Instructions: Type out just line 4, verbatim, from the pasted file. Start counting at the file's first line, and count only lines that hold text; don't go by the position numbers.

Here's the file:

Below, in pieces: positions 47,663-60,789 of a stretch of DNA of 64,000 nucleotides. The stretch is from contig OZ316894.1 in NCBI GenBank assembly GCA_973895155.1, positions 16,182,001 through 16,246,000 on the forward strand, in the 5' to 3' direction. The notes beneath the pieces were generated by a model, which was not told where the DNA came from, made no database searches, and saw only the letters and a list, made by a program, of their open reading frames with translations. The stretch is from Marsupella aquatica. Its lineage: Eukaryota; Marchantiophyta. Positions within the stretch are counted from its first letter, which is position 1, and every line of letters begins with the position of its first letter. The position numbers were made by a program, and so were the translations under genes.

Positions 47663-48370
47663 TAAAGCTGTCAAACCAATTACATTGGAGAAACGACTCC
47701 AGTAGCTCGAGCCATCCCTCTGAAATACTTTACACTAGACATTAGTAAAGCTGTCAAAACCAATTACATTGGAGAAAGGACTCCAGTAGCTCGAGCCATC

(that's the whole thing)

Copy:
47701 AGTAGCTCGAGCCATCCCTCTGAAATACTTTACACTAGACATTAGTAAAGCTGTCAAAACCAATTACATTGGAGAAAGGACTCCAGTAGCTCGAGCCATC